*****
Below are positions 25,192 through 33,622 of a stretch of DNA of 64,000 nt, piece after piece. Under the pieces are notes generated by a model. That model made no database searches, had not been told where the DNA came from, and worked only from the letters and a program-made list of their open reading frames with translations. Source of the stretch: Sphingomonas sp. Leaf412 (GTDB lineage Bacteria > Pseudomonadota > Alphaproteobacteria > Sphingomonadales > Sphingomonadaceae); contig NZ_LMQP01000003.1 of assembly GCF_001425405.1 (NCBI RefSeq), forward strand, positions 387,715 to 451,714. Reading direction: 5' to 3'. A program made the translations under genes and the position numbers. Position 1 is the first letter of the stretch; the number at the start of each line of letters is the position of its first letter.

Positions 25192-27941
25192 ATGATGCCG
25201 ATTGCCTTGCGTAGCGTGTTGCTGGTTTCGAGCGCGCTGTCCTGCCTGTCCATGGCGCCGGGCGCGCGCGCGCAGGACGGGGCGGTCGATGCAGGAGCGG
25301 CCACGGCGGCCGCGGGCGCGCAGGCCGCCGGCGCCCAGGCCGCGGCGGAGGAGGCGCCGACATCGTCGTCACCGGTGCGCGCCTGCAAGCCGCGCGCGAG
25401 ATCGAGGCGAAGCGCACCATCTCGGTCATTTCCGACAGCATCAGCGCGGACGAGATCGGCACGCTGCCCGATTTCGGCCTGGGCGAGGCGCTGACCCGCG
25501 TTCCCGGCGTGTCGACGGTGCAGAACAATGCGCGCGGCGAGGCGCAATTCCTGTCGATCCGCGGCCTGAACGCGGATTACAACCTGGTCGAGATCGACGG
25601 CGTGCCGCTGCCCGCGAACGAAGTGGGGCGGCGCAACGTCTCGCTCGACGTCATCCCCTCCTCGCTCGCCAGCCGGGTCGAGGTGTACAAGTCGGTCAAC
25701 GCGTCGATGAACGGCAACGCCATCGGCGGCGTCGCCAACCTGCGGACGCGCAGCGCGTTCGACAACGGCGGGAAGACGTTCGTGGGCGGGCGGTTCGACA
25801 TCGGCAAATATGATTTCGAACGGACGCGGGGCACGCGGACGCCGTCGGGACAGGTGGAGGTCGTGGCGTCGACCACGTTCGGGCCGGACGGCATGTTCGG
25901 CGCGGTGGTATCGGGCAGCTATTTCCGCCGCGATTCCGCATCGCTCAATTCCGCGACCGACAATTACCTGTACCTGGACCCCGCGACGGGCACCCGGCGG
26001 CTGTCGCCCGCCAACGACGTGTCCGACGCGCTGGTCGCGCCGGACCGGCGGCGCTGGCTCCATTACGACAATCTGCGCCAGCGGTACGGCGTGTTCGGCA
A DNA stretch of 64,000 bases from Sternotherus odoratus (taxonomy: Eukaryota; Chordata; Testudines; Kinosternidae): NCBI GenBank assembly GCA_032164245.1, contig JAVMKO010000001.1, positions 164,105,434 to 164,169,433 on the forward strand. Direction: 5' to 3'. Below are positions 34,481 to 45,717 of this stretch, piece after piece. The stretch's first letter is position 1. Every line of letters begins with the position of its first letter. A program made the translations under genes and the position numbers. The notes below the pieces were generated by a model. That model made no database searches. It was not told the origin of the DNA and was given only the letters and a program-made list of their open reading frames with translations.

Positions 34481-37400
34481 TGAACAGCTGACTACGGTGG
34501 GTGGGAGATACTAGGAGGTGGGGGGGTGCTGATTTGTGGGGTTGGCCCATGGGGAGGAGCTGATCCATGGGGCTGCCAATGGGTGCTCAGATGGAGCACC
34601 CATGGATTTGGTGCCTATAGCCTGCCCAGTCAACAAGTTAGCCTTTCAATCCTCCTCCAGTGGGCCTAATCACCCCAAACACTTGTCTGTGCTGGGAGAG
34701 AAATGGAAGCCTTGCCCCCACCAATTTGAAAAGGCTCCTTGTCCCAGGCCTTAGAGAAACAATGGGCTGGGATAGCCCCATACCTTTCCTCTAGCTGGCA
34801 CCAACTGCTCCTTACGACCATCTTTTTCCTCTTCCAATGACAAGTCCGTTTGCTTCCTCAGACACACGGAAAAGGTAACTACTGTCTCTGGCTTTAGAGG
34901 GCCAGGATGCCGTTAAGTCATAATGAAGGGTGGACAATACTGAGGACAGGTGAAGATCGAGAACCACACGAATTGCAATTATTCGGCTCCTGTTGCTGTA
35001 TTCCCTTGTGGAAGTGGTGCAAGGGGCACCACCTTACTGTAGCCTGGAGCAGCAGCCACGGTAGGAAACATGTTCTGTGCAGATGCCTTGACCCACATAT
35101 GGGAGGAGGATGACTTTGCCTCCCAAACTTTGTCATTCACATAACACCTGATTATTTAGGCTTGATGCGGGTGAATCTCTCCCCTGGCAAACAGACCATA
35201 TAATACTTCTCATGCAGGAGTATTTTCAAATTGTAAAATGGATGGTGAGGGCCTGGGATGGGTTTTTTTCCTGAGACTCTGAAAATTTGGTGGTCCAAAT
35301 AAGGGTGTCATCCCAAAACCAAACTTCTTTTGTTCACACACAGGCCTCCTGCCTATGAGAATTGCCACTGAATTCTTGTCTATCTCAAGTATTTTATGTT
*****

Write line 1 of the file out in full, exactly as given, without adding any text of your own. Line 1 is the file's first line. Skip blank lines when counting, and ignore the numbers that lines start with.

Below are positions 25,192 through 33,622 of a stretch of DNA of 64,000 nt, piece after piece. Under the pieces are notes generated by a model. That model made no database searches, had not been told where the DNA came from, and worked only from the letters and a program-made list of their open reading frames with translations. Source of the stretch: Sphingomonas sp. Leaf412 (GTDB lineage Bacteria > Pseudomonadota > Alphaproteobacteria > Sphingomonadales > Sphingomonadaceae); contig NZ_LMQP01000003.1 of assembly GCF_001425405.1 (NCBI RefSeq), forward strand, positions 387,715 to 451,714. Reading direction: 5' to 3'. A program made the translations under genes and the position numbers. Position 1 is the first letter of the stretch; the number at the start of each line of letters is the position of its first letter.